In addition to servicing LAN-based clients running Linux, Mac OS X and Windows, the File Server Appliance implements a Web-based configuration tool for Samba as well as eXtplorer, a browser-based file manager with SSL enabled by default. Each user is granted a home directory as well as access to globally shared storage.

MySQL, Their Database

Be it an insurance agency for client and policy records, or a doctor's office storing patient health-care records, just about every business today can benefit from a custom database.

As its name suggests, the MySQL Appliance implements the MySQL relational database management system. MySQL by many counts is the world's most popular RDBMS; Oracle inherited it when it acquired Sun Microsystems in 2010.

The MySQL Appliance implements phpMyAdmin, a GUI-based front end that allows the database to be administered easily and securely through a browser using SSL. The phpMyAdmin tool supports management of a wide variety of database functions, including fields, indexes, relations, tables, users and permissions as well as databases themselves. The appliance also includes the MySQL Webmin console. To simplify initial configuration, the appliance accepts connections from all hosts by default; the setting can be locked down after deployment.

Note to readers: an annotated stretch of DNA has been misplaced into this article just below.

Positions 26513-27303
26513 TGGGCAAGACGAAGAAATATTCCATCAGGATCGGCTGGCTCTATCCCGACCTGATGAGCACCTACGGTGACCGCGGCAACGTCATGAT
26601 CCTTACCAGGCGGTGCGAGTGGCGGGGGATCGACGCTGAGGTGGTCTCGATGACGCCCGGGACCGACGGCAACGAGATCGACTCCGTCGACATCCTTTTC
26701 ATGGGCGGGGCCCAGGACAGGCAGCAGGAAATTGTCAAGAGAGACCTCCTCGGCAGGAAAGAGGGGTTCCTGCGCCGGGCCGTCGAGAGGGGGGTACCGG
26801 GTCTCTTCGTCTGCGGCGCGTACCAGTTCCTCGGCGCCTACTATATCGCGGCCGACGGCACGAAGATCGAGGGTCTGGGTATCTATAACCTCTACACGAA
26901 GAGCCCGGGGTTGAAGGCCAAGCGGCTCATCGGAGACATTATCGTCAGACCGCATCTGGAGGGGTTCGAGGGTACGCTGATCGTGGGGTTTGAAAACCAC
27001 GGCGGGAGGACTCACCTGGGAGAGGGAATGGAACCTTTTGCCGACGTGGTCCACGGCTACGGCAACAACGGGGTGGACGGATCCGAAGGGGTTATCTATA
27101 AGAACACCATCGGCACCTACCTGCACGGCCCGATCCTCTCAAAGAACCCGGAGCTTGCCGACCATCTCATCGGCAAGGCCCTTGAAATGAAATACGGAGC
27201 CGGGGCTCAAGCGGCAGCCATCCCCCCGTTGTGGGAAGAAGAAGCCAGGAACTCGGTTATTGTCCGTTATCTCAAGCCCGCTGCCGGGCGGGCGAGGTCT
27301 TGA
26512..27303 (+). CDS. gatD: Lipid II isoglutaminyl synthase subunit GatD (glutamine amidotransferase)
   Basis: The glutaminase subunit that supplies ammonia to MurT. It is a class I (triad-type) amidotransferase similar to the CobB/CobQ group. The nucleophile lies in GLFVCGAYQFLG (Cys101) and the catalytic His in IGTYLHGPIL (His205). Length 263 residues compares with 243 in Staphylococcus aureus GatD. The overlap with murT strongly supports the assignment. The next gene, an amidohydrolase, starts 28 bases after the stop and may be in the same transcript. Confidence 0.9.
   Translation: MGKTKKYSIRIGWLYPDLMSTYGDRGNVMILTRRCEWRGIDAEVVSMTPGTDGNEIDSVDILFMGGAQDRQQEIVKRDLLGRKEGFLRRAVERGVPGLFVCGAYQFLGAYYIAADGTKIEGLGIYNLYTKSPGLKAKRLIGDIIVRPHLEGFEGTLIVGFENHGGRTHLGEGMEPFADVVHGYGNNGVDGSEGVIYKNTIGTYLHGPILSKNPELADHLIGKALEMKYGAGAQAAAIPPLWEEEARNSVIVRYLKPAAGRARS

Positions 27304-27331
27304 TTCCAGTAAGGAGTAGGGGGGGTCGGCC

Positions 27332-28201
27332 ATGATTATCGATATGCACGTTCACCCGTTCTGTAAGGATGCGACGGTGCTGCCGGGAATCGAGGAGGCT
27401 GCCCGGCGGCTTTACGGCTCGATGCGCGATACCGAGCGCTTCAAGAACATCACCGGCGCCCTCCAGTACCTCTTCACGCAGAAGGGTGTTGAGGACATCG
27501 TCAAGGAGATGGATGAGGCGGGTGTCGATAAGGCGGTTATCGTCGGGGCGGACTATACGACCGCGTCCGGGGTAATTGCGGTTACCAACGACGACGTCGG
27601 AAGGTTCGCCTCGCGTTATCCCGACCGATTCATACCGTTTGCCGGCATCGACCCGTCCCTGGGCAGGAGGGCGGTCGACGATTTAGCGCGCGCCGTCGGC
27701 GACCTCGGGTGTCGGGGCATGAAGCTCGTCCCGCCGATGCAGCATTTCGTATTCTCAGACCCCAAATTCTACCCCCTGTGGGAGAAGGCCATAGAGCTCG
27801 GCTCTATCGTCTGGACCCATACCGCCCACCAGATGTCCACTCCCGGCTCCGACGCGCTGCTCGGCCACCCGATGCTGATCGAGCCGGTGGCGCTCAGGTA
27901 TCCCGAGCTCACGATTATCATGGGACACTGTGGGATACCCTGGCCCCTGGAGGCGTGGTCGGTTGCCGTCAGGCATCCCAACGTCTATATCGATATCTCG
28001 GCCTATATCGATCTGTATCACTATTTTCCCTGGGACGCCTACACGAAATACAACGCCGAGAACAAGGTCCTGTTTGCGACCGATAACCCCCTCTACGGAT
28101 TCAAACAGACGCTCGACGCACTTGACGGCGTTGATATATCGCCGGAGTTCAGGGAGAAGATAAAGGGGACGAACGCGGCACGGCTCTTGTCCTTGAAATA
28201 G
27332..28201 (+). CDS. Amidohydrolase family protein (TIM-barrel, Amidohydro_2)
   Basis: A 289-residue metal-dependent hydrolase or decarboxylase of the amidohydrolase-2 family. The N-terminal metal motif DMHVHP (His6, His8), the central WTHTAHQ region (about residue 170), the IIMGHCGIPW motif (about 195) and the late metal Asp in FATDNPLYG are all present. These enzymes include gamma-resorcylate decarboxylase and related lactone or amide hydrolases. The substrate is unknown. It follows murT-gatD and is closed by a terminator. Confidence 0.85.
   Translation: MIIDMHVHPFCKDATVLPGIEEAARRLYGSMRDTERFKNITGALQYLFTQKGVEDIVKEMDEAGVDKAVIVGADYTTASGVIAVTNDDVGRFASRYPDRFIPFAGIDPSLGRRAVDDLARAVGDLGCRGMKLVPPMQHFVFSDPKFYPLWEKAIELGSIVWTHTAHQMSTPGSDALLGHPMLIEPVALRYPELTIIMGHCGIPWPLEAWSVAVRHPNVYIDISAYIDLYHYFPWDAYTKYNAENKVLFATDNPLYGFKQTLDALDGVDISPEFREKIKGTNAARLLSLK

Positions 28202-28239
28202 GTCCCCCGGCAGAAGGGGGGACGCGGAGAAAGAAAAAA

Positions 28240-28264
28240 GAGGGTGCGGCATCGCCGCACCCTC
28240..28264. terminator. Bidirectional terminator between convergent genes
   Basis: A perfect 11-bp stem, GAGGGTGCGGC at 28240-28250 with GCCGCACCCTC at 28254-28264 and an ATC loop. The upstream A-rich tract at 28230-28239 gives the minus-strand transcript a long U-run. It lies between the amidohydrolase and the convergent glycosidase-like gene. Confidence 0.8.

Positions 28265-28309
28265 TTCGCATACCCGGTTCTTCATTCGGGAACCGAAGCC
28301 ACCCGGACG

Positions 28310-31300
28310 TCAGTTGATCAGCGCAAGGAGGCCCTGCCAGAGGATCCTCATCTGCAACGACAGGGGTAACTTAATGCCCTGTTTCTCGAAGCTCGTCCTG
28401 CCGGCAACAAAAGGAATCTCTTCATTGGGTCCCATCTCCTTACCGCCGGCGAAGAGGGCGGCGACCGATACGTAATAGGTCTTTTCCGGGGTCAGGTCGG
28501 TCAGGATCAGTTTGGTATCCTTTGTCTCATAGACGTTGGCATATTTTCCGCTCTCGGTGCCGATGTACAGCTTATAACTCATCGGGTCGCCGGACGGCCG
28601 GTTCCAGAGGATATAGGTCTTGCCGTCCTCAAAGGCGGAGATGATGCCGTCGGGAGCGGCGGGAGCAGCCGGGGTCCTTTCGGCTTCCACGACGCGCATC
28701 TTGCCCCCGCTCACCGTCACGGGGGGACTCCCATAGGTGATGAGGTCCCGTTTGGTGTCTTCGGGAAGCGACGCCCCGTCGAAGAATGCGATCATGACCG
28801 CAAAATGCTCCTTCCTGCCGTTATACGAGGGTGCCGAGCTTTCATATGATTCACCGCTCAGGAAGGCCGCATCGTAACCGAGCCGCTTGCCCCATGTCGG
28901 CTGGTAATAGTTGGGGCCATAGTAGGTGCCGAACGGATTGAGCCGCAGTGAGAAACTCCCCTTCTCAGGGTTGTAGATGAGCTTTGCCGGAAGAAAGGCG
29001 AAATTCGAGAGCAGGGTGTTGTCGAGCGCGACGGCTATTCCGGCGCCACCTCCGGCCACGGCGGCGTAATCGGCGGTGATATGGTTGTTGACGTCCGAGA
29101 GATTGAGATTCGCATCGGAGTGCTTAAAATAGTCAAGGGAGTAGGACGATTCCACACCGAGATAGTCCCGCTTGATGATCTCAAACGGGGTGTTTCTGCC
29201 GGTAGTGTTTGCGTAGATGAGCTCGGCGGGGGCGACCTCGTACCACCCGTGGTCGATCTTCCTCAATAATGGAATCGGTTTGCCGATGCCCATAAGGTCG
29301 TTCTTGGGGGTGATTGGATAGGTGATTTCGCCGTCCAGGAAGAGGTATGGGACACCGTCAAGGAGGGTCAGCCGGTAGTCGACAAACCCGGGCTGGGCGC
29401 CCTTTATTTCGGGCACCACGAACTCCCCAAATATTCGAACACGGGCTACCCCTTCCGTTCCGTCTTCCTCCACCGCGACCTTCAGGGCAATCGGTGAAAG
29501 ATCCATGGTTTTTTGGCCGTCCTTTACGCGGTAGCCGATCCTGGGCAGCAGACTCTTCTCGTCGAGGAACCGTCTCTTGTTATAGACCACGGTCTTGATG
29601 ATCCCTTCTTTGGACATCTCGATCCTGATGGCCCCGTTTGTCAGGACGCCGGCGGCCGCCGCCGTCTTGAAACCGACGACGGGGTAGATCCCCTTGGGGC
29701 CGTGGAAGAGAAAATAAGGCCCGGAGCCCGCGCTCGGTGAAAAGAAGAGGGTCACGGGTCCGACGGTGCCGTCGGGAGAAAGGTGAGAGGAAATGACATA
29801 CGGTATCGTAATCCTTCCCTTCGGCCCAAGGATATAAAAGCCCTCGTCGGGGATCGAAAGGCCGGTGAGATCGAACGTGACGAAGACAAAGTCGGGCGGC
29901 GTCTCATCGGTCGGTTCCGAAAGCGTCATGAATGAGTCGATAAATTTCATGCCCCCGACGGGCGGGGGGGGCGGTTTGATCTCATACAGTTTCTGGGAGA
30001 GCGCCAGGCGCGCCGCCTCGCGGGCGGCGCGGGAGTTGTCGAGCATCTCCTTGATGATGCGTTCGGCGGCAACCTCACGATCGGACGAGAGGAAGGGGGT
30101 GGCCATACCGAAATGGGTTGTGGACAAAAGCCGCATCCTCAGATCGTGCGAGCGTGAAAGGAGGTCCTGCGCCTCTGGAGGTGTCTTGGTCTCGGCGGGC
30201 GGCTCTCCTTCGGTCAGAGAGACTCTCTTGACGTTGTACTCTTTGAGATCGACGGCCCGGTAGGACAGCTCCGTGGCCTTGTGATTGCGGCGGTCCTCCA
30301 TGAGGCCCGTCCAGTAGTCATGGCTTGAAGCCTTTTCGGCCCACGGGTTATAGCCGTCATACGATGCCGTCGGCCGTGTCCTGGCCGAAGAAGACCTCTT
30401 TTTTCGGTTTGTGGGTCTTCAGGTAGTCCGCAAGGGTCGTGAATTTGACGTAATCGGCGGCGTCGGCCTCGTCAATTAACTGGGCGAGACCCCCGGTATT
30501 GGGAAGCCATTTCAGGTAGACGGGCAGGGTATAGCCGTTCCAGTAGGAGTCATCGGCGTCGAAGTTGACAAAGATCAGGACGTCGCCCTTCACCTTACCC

NEXT: Content Management; Google Apps


Assume Control

Not content with implementing just a single version control tool, TurnKey's Revision Control Appliance delivers four. Implementing Bazaar, Git, Mercurial and Subversion in a single browser-based interface, the Revision Control Appliance simplifies the installation of a source code repository and includes sample "hello world" code.

Additional capabilities include a Web-based control panel, browsing of multiple projects, diffing of multiple code files, Webmin for Apache 2 configuration and SSL support. Customers who like this also might be interested in the Bugzilla Appliance or the Mantis Appliance bug tracking applications.

For a broader Web site content management framework, there's the Drupal 6 Appliance, which implements a Drupal-based management back end for input and maintenance of news sites, RSS feeds, blogs and other Web sites with highly dynamic content.

The Drupal 6 Appliance features a drag-and-drop page layout designer, a content creation kit for customizing content types, automated backup and restore, automatic generation of SEO terms, a questionnaire generator, tag clouds, analytics and a Captcha module for bot and spam prevention.

Google App Engine

The App Engine Appliance enables organizations building Web-based apps using Google's App Engine SDK to deploy them on the same massively scalable platform that Google uses to deploy its own apps.